Still Life With Woodpecker by Tom Robbins
Still Life with Woodpecker is a sort of a love story that takes place inside a pack of Camel cigarettes. It reveals the purpose of the moon, explains the difference between criminals and outlaws, examines the conflict between social activism and romantic individualism, and paints a portrait of contemporary society that includes powerful Arabs, exiled royalty, and pregnant cheerleaders. It also deals with the problem of redheads.
I loved and hated this book all at once. At times gorgeous and engaging, at others confusing and mind-numbing, I am truly at loss as to how I can clearly put my feelings into words.
Robbins tells the tale of a princess who meets an outlaw. He tells this piecemeal, with other elements bookending the love story. The other elements include Robbins himself making cameo appearances purely to complain about his typewriter, and pontification about matters of the heart, the moon, or humankind. The tale was great, the bookends were not.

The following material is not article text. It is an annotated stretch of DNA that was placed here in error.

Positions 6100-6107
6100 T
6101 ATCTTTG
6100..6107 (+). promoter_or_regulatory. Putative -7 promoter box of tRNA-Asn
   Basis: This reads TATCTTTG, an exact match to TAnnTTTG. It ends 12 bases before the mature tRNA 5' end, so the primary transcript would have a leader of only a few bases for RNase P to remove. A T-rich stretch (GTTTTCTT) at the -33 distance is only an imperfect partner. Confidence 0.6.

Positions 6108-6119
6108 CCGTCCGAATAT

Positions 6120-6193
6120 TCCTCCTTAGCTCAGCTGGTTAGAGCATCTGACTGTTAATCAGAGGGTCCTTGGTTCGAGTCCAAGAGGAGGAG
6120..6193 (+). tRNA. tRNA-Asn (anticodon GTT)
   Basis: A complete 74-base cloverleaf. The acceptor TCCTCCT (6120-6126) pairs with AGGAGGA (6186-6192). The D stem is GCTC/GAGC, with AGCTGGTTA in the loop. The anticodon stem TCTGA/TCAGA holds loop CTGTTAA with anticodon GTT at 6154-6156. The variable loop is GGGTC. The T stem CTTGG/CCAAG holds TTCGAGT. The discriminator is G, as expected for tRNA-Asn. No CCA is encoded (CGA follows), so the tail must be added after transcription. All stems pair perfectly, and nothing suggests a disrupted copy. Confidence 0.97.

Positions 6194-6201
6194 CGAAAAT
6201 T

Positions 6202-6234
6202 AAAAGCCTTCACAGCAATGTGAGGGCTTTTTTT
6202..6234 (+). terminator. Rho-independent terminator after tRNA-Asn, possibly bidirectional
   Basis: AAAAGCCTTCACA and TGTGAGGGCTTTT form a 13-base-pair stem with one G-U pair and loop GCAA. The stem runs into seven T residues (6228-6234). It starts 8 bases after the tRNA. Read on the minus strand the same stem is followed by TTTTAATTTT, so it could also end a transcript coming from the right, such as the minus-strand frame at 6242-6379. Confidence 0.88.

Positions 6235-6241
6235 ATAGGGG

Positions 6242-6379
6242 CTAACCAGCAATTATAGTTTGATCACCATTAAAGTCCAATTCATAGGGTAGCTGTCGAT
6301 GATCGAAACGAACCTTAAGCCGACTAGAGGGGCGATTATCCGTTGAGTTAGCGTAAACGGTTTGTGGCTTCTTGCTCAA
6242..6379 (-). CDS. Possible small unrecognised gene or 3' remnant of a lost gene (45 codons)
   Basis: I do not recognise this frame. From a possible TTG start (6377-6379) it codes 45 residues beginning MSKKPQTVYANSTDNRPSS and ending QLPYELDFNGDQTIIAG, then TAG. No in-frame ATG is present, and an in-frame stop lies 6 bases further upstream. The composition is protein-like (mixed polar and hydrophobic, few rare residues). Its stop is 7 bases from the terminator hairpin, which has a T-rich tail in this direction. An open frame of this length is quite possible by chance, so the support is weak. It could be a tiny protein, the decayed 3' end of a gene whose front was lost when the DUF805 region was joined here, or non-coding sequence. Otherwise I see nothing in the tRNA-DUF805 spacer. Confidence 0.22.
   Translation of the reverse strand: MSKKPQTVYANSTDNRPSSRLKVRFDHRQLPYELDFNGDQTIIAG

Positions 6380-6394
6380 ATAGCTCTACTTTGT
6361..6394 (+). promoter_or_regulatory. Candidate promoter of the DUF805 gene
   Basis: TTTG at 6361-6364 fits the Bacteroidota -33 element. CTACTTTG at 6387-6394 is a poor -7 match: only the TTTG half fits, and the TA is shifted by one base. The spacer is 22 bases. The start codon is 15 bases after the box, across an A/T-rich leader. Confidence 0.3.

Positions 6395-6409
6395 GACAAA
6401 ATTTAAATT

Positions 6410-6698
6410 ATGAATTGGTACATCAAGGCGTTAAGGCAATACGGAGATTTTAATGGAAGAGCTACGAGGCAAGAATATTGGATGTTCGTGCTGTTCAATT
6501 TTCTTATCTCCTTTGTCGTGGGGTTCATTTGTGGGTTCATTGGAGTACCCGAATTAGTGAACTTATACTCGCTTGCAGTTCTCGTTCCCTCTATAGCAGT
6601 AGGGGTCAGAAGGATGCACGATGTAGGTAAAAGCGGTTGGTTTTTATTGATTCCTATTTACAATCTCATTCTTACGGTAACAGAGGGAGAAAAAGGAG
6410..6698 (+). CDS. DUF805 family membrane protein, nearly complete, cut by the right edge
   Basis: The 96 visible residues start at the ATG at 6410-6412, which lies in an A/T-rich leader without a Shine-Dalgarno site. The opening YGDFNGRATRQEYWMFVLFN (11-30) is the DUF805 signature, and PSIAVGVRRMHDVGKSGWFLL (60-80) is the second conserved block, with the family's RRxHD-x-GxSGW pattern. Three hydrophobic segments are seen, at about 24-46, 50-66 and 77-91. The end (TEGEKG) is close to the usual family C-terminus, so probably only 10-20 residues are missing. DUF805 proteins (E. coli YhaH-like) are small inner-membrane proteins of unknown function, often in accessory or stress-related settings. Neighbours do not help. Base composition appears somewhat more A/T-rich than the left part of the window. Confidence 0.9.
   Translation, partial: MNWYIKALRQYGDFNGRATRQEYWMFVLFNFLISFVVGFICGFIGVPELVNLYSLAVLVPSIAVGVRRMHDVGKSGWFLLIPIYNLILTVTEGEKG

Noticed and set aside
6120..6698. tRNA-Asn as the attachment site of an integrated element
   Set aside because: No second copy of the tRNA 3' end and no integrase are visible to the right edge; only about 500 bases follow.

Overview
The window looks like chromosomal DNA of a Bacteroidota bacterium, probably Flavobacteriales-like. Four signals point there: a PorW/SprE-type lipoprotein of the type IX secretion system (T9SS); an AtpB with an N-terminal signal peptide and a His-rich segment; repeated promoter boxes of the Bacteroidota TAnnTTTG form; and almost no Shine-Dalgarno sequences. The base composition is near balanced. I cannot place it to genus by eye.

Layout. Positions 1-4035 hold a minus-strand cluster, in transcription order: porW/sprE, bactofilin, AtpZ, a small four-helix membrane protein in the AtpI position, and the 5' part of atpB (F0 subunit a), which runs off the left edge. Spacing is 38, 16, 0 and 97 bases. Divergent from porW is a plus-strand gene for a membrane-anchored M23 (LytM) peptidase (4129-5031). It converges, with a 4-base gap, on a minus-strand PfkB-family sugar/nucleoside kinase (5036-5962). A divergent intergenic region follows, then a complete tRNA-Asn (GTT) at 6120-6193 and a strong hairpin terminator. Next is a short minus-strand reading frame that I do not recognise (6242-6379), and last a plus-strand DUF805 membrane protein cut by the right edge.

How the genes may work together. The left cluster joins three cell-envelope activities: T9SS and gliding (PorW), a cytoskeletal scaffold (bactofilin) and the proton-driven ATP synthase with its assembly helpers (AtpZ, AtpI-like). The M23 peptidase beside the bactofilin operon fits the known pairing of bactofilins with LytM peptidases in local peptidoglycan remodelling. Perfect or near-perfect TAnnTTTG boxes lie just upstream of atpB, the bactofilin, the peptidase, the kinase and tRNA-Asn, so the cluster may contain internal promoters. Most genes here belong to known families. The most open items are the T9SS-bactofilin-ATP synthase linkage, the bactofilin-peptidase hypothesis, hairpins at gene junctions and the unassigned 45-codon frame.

He’s an engaging writer, and I loved the way he wrote. His metaphorical prose allowed me to make considerations from directions I’d never come from before, his plot devices raised many a smile, and his humour was electric.
I had many an issue with Robbins’ constant descriptions of our female protagonist’s nether regions. He tried to reach such a poetic apex that it just came off creepy and strange. One moment I was appreciating her for her vitality and urge to explore, the next I was eyeballs into her vulva. It’s the curse of the male writer.
Yeah, it was nice. It was just okay peppered with glorious moments. I can understand why this is hyped by romantics, but it’s just not anywhere near the masterpiece I was expecting.